Chair Force Engineer

Thursday, May 04, 2006

Falcon Plucker

The F-16 Fighting Falcon, nearly 30 years after first entering production, is still the backbone of America's tactical fighter force. In over 70 dogfights, the F-16 has emerged the victor every time. When grunts on the ground need firepower, the F-16 is there with a reasonable dose of fire and steel.

Yet there are many myths that still persist about the F-16 which don't go challenged. They are certainly part of the plane's myhtos, and something the fighter jock community wants to preserve. But they also create false beliefs in the plane's strengths and capabilities that can prove fatal.

1. The F-16 is a model of a well-run aircraft acquisition program, employing the spiral development model. FALSE. If anything, the F-16 is a textbook example of what people in the acquisition community call "requirements creep."

The idea for the F-16 was sired from the fact that the new air superiority fighter, the F-15 Eagle, was too expensive for 1:1 replacement of the F-4 Phantom. The Fighter Mafia, a group of influential tacticians led by John Boyd, pushed for a lightweight fighter with a lot of thrust, which could out-maneuver any airplane in a dogfight.

The requirements for a Lightweight Fighter (LWF) were issued, and two competing aircraft were flown against each other in 1974: the YF-16 and YF-17. The contest went to the YF-16, due to its superior range and maneuverability.

But the Air Force had second thoughts about the very narrow mission of the LWF, which was to defeat enemy aircraft in dogfights. The F-16 soon gained the role of tactical bombing. Northrop's YF-17 was actually the better platform for the air-to-ground mission. Unlike the F-16, it wasn't naturally unstable, and it was a steadier platform for air-to-ground missions. This certainly played a factor when the US Navy chose the YF-17 (reborn as the F/A-18) over the F-16.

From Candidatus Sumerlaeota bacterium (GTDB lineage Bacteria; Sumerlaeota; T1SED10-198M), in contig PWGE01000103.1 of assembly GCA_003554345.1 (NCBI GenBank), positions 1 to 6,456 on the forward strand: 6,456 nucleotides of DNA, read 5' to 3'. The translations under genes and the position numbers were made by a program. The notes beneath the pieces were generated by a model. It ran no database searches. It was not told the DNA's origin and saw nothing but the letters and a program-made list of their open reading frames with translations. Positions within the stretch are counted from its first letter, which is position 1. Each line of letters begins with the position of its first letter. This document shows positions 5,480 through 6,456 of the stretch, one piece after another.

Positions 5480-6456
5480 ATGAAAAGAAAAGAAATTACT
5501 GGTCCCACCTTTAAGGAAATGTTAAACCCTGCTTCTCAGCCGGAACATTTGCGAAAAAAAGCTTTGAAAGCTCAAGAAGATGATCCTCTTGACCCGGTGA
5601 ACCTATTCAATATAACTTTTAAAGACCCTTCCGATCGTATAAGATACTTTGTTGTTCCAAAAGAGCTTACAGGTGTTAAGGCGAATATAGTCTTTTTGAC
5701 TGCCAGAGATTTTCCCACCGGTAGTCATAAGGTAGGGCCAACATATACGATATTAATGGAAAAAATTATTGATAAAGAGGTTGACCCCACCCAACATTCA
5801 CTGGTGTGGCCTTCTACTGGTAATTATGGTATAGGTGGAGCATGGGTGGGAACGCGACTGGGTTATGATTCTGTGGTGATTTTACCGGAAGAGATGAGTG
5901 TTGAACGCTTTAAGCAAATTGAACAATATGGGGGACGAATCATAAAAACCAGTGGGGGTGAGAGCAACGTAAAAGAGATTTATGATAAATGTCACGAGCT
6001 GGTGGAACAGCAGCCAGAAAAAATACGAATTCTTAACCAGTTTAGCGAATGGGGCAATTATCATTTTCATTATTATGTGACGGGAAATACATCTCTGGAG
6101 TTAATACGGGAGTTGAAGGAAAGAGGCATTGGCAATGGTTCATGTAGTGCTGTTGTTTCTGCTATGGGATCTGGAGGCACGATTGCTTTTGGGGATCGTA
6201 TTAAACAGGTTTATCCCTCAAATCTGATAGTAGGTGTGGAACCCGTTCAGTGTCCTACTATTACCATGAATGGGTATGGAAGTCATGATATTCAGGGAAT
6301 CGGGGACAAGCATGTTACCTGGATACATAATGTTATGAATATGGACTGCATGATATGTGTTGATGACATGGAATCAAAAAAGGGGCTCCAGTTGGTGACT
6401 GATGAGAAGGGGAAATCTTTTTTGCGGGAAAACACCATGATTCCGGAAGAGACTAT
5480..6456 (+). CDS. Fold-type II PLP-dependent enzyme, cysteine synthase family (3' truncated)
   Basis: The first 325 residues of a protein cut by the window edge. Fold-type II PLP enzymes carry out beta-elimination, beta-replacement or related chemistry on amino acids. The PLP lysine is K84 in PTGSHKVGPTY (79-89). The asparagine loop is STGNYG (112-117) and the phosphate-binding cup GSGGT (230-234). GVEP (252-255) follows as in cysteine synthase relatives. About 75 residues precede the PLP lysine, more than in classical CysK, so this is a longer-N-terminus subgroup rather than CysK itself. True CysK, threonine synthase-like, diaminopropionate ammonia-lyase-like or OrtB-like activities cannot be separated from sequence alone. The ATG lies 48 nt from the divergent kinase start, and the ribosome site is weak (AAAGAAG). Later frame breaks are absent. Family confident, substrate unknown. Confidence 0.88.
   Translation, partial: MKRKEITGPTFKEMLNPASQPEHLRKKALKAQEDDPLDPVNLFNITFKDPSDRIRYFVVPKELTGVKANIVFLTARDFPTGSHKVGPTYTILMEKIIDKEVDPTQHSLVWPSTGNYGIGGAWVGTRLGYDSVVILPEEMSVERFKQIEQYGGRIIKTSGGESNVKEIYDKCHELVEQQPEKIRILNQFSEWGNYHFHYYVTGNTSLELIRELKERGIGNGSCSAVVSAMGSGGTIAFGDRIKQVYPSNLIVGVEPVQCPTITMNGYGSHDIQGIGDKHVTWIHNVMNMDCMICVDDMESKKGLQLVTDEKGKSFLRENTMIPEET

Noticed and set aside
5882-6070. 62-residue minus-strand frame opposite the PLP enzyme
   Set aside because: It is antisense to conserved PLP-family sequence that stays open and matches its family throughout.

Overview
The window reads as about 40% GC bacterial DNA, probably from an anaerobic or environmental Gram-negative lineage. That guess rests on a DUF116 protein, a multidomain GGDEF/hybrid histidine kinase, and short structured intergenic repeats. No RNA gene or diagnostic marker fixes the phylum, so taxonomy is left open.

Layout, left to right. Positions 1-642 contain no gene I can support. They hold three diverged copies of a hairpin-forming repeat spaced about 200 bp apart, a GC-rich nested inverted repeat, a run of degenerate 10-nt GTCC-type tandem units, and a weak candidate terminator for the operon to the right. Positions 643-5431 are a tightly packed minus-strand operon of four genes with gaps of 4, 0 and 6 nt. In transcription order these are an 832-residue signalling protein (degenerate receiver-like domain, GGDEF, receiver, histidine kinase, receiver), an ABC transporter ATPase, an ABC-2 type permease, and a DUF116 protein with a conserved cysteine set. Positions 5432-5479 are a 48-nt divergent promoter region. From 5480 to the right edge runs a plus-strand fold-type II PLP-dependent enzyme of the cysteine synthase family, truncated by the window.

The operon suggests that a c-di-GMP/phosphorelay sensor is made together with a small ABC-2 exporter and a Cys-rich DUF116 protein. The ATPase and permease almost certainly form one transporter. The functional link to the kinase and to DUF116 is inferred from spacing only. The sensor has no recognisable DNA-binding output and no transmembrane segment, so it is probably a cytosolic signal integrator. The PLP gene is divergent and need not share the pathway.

Since its conception, the F-16 has seen more capabilities crammed into its airframe. More air-to-ground munitions like the Maverick were integrated. Block 30 saw the introduction of AMRAAM compatibility (eliminating the case for a highly-maneuverable fighter,) Block 40 added all-weather, precision-strike capabilities, and Block 50 allowed the plane to suppress enemy radars. These are all capabilities that had existed in different variants of the F-4 Phantom; the lightweight F-16 was quickly growing into a smaller version of an airplane that was nicknamed "Rhino."

All of these changes came at the expense of performance. Pilots noted a dramatic decrease in performance when the Block 15 aircraft came out with bigger tailplanes. Block 40 had beefier wheels to accomodate heavier weapons loads. With Block 50, the structure of the plane has gotten heavier to better withstand heavier loads.

What started out as a lightweight fighter is now an affordable replacement for the F-4 Phantom. While the F-16 has served admirably in this role (in the same vein as the Shooting Star and Thunderjet from the Korean War, and the Thunderchief and Phantom from Vietnam,) it's a far cry from what Harry Hillaker originally had in mind when he dreamed up the F-16.